The Department of Defense on Jan. 6 conceded that USAF F-16 fighters policing the skies over Bosnia have not been as mission ready as the Air Force would like.
However, according to Pentagon officials, this and other Air Force readiness problems are not systemic but isolated in nature.
“I can’t tell you that there are not readiness problems in the military because clearly, from time to time, we do have needs for spare parts or we run into temporary shortages of people, but we try to address those as quickly as possible,” said Pentagon spokesman Kenneth H. Bacon.
According to numerous reports from the Balkan region, at least two Air Force fighter units-the 510th and 555th fighter squadrons-have had to cannibalize F-16 aircraft to maintain a mission readiness rate that is at least adequate.
The F-16 squadrons have been able to maintain an aircraft availability rate of less than 80 percent, according to Bacon; however, one news report quoting squadron members said only 76 percent. The Air Force goal for the F-16 force, fleetwide, is to maintain an 84 percent readiness rate, Bacon added.
F-16s form the backbone of US air operations supporting the Bosnian peacekeeping mission. They are based at Aviano AB, Italy.
The readiness problem on display in the Balkan operation has begun to ripple through the Air Force as a whole.
For example, readiness figures for the F-16s, overall, were three percent lower in Fiscal 1997 than in the previous year, but all Air Force systems suffered from a one to three percent drop in readiness, according to officials.
Overall readiness is a prime concern of the Pentagon, said DoD spokesman Bacon. Each month, he noted, a Joint Senior Readiness Oversight Council reviews force availability issues, and operations and maintenance spending per US troop now runs to around $66,000 annually, an all-time high.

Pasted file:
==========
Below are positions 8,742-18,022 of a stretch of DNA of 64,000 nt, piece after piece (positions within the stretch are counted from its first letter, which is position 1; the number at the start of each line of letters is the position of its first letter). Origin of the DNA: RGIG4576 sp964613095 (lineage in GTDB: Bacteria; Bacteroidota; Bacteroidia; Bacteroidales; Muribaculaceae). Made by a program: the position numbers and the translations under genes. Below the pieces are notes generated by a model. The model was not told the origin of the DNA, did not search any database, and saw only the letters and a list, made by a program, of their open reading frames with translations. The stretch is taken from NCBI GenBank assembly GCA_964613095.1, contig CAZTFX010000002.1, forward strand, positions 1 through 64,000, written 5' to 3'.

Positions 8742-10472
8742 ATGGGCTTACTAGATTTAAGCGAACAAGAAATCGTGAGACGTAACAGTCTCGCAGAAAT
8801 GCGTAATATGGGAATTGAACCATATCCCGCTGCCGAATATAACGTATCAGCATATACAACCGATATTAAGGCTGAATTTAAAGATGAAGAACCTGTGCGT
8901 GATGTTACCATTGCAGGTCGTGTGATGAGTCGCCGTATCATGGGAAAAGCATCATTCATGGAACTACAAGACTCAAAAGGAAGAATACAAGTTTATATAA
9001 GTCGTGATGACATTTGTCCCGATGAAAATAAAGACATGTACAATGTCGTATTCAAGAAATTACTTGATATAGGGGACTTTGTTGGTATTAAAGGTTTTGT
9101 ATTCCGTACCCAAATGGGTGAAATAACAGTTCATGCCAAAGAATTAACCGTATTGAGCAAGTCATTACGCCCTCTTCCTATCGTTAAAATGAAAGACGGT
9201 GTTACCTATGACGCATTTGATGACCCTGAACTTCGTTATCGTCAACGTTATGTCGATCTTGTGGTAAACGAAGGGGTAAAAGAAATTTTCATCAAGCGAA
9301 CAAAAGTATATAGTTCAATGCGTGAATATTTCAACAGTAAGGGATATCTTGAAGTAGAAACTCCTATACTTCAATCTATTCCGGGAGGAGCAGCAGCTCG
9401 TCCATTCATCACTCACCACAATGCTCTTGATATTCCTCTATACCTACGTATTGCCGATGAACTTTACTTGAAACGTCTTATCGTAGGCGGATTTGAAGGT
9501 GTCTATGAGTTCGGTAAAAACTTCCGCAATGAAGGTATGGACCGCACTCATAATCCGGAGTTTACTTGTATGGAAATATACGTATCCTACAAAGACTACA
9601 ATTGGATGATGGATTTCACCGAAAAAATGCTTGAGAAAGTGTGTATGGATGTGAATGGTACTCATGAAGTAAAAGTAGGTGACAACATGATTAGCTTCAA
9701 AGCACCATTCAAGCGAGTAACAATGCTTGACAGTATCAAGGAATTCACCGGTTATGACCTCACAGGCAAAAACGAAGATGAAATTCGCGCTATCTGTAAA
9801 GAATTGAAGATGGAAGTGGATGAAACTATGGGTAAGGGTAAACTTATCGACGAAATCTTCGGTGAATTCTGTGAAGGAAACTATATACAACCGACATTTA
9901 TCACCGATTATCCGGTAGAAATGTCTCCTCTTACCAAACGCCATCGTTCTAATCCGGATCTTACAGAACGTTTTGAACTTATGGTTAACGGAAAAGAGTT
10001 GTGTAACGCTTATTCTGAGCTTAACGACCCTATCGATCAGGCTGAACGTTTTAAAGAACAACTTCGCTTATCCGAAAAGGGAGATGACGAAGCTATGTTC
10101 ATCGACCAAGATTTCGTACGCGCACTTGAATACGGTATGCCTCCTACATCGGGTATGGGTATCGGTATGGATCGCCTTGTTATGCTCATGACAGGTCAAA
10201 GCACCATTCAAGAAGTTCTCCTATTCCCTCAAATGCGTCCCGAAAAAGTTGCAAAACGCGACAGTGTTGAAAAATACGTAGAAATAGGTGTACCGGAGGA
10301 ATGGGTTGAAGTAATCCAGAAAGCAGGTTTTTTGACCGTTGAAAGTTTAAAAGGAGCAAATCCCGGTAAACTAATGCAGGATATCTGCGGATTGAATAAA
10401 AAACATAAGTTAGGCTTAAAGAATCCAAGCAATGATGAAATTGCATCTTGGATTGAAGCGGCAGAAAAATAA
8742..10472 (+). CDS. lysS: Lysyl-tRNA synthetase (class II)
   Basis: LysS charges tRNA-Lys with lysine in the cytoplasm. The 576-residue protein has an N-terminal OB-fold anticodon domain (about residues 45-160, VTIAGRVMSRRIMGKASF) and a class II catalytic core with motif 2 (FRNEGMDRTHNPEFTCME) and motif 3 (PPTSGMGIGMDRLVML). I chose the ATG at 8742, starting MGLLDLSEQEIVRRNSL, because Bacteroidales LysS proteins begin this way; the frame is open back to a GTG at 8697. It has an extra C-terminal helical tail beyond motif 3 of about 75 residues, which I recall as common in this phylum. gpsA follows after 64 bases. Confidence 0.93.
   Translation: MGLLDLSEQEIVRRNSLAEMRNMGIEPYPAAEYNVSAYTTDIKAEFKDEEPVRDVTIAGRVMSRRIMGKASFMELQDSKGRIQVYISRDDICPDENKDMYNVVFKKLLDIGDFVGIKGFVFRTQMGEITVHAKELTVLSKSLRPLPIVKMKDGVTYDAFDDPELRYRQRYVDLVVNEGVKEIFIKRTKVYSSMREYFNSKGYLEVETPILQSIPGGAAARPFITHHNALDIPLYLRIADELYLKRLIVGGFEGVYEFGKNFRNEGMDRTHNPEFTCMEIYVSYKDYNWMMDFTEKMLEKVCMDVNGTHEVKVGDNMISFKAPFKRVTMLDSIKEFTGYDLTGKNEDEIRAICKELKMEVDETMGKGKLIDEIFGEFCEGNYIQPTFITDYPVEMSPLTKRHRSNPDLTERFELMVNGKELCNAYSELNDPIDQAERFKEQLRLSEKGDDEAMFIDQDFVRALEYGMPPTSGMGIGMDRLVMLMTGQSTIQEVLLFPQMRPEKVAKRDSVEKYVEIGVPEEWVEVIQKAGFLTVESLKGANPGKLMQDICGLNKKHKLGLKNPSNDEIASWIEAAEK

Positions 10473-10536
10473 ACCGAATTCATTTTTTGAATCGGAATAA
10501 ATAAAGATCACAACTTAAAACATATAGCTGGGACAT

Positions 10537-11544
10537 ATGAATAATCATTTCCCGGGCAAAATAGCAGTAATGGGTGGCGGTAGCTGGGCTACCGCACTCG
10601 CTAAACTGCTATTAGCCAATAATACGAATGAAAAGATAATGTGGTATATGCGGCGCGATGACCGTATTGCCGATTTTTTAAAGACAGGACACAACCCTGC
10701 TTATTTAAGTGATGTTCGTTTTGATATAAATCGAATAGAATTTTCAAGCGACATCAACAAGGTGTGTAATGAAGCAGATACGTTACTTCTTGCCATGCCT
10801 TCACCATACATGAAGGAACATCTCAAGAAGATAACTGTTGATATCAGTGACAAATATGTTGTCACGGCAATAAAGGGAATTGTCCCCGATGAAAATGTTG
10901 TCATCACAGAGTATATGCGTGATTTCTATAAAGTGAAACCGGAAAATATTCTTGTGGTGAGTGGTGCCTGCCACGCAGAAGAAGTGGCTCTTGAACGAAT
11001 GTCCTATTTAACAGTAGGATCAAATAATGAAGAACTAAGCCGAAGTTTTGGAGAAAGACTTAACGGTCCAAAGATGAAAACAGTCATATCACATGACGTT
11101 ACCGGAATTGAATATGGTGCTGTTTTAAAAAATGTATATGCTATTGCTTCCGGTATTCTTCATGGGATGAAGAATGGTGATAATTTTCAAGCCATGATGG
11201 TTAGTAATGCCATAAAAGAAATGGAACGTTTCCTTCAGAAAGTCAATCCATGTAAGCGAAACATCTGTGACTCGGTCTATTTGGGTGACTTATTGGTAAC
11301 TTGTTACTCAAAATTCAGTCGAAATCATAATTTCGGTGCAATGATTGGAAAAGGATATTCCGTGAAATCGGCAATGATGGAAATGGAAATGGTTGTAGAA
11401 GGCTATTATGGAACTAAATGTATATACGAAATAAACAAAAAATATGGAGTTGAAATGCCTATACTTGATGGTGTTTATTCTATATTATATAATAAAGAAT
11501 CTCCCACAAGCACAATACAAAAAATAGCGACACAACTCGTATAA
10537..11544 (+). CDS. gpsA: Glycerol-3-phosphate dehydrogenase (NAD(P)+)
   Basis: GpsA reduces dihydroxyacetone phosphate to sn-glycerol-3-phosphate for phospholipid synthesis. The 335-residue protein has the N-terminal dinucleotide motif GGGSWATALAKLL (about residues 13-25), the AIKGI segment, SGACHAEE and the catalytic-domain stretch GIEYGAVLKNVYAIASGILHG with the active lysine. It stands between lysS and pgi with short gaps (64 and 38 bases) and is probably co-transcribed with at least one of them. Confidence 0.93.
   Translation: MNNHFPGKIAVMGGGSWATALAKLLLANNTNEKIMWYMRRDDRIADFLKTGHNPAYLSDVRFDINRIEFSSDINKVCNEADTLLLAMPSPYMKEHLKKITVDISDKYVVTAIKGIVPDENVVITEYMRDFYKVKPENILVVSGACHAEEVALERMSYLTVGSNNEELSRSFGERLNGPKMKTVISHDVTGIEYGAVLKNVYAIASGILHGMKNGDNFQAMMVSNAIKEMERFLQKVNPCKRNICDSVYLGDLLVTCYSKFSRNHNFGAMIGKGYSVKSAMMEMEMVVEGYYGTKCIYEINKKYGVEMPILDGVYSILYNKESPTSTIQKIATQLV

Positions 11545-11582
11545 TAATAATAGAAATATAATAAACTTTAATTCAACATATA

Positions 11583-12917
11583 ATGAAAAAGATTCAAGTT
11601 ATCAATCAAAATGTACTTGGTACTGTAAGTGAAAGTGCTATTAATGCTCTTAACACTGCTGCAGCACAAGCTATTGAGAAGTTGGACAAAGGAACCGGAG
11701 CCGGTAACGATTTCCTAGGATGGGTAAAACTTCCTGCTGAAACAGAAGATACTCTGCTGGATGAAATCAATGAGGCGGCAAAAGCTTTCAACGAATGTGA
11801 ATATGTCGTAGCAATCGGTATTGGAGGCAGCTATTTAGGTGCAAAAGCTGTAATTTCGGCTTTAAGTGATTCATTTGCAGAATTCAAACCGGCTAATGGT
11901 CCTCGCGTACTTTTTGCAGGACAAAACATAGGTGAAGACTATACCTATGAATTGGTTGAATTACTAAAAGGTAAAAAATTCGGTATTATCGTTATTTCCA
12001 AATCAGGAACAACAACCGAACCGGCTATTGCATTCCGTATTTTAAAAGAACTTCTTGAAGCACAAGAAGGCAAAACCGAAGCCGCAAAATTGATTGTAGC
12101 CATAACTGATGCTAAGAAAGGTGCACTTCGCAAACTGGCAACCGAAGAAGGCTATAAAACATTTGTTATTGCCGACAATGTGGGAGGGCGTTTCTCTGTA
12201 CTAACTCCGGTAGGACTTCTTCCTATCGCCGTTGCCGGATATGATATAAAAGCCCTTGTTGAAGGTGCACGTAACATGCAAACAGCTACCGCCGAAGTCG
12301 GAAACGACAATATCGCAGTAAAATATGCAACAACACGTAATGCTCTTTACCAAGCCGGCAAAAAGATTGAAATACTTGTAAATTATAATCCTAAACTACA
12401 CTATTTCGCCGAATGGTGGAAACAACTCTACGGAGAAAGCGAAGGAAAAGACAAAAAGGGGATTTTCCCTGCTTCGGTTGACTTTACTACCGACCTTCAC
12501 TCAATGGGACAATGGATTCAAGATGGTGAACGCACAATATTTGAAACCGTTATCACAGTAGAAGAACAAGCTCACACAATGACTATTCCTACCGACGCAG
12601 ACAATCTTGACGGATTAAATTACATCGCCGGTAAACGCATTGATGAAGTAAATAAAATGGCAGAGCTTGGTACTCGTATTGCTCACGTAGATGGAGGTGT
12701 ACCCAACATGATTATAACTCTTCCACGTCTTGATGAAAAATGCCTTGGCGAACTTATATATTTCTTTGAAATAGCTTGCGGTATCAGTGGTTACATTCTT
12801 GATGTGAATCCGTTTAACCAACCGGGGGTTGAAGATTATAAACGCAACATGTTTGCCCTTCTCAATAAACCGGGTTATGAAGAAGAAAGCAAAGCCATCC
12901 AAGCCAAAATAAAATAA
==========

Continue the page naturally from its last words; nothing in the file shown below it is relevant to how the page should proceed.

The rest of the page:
Even so, USAF said its units suffered a major shortage of spare parts last year, and that has contributed to spot readiness problems. Budget cuts, plus a miscalculation of maintenance requirements, drove some aircraft into a readiness hole.
A new study on US long-range airpower capabilities and the adequacy of the B-2 bomber fleet is due this month.
In the Fiscal 1998 defense appropriations bill, Congress created an independent panel to “evaluate the adequacy of current planning for United States long-range airpower and the requirement for continued low-rate production of B-2 stealth bombers.” Congress’ marching orders were for the panel to complete its work by March 1 and submit a report with its conclusions.
Chairing the panel was Gen. Larry D. Welch, USAF (Ret.), a former Chief of Staff. Other members were Gen. Merrill A. McPeak, USAF (Ret.); Gen. Robert L. Rutherford, USAF (Ret.); former Sen. James Exon (DNeb.); former Air Force Secretary Donald B. Rice; John Foster, TRW; Frederick L. Frostic, Booz·Allen & Hamilton; Samuel Adcock, Daimler-Benz; and Walter Morrow, Massachusetts Institute of Technology.
The panel was to consider, among other issues, no-warning and little-warning scenarios; the makeup of the bomber fleet and expected attrition over 15 years; potential effect of more B-2s on deterrence; potential effect of additional B-2 bombers in the halt phase of war; potential for biological or chemical lockout of tactical US aircraft and the effect of B-2s on thwarting that tactic; and trade-offs between more B-2s and other assets.
At present, B-2 production is capped at 21 aircraft. Some in Congress are seeking to resume production.
Gen. Michael E. Ryan, Air Force Chief of Staff, recently completed a rapid-fire orientation in strategic power projection with heavy bombers, following in the footsteps of his father, Gen. John D. Ryan, a renowned bomber commander. The elder Ryan was Air Force Chief of Staff from 196973.